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Jim Meirose

Review of W<J>P Newnham’s

(Click on the title to read the story.)

Clown in a Landscape (or Dream Landscape) by Bryan Charnley

This is a story about an ending. Apparently, in this instance, of a person, but; showing the steps which can be observed through the stepwise ending of anything of substance which, having wound down, quietly and simply stops at an end. Important here is the term “an” end. “The” end would be too absolute, too solid. The style of this piece is ethereal all the way through. Like looking down at cloud tops “sort of” shrouding a range of mountains being passed over. You “see” this or that character—but immediately—you simply intuit them. Your eyes grasp at the moments of sharp relief which spark to life—the look of Eddie’s hot rodded wheelchair, for example—the look of the food—Eddie’s Mother—the druggie (seems like it) doorperson–but all of these sink instantly back into the swirl of the engulfing prose, before the mind can sharply register what’s just been seen. This reader strains to “see” what’s concrete but the veil of vagueness comes and goes ‘round the bits of reality poking up here and there, teasing the eyes; making it even more important to push aside the veil and see the whole stretch of what’s real—making it more important to push through to the end to see for sure what has just been read about. Oh, yes, cold analysis will of course reveal exactly what’s what—because this writer knows the story cold and every nut and bolt it’s made of. But, where’s the fun there for the reader? In in the end, Warwick leaves you with a delicious (not frustrating) need to think over more than once—what has really just happened to these people? In what state is poor Eddie suspended in now? And there’s no doubt this effect is intentional. It gives rise to the need to reread. But this is no negative. The reader will not look back in frustration—but in curiosity. Warwick has delivered in this piece a delicious puzzle which has multiple solutions—something that can be worked through again and again with each pass feeling like the first time again. Great work. More like a game than a story. A gem.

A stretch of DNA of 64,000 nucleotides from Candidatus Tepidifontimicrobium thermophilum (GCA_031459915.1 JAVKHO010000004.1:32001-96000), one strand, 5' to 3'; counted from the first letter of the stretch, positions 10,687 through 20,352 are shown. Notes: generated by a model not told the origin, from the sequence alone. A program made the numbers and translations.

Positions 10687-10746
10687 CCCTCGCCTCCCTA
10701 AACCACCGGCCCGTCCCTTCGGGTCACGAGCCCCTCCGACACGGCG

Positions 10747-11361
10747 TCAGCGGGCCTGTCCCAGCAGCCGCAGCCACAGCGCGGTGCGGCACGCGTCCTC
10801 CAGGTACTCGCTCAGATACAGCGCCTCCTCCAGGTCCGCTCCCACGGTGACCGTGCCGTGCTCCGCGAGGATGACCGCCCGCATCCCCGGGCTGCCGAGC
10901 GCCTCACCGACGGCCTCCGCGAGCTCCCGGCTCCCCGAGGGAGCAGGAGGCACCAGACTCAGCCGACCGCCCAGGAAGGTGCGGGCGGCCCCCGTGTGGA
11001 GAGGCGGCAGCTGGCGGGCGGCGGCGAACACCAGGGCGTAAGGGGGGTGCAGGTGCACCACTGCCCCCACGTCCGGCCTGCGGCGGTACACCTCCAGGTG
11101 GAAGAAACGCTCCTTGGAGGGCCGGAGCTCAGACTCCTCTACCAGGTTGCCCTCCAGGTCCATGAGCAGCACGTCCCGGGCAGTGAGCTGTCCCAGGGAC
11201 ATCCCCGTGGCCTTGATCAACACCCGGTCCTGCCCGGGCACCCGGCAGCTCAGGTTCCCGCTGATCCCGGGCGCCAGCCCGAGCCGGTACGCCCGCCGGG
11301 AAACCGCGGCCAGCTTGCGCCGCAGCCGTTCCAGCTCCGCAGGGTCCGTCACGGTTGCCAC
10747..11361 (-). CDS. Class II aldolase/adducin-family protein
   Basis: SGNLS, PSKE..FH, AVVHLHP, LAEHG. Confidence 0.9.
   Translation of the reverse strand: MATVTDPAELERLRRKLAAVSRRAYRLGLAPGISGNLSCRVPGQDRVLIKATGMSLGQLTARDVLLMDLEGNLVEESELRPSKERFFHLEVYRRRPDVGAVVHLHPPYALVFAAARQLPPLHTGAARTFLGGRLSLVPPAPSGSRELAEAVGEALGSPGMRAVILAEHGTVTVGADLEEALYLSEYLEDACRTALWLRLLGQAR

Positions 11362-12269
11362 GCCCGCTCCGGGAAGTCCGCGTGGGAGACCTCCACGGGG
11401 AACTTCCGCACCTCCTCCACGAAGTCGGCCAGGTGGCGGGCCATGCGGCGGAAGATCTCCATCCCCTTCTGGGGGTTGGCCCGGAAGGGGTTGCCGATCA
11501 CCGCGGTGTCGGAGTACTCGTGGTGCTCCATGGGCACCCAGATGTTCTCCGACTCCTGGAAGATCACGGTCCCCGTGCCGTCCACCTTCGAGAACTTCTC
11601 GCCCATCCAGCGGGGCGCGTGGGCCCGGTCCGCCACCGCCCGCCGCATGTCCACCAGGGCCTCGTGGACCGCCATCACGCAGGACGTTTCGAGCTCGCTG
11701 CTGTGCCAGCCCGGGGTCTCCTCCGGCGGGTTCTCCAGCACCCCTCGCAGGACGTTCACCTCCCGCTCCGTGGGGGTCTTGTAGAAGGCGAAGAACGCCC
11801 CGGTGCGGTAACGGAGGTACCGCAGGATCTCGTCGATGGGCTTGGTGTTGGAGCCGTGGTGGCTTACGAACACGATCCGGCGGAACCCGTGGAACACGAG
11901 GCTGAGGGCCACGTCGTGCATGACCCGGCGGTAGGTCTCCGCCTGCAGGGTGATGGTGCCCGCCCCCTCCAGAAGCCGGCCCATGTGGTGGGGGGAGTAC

About the reviewer:
Jim Meirose‘s work has appeared in numerous venues. His novels include Sunday Dinner with Father Dwyer (Optional Books), Understanding Franklin Thompson (JEF), Le Overgivers au Club de la Résurrection (Mannequin Haus), and No and Maybe – Maybe and No (Pski’s Porch).

About WJP Newnham:
W.J.P. Newnham hitchhiked around Australia working as barman, bum and waiter, slaughter hand, deckhand and master, spending 25 years working in the Northern Prawn Fishery. He has travelled extensively in Southeast Asia, the Americas, and Japan and speaks marketplace Indonesian with some fluency. He is the winner of the 2016 The Lifted Brow’s Experimental Non-fiction Prize. His numerous short stories have been published in Nocturnal SubmissionsOverlandThe Lifted BrowMeanjinWesterly and Horror Sleaze Trash [to name but a few]. Newnham is an Associate Editor for Experimental Discourse at O:JA&L.

Image: Clown in a Landscape (or Dream Landscape) by Bryan Charnley (1949-1991). Oil on canvas. 31 x 51 cm. 1983. By free license.

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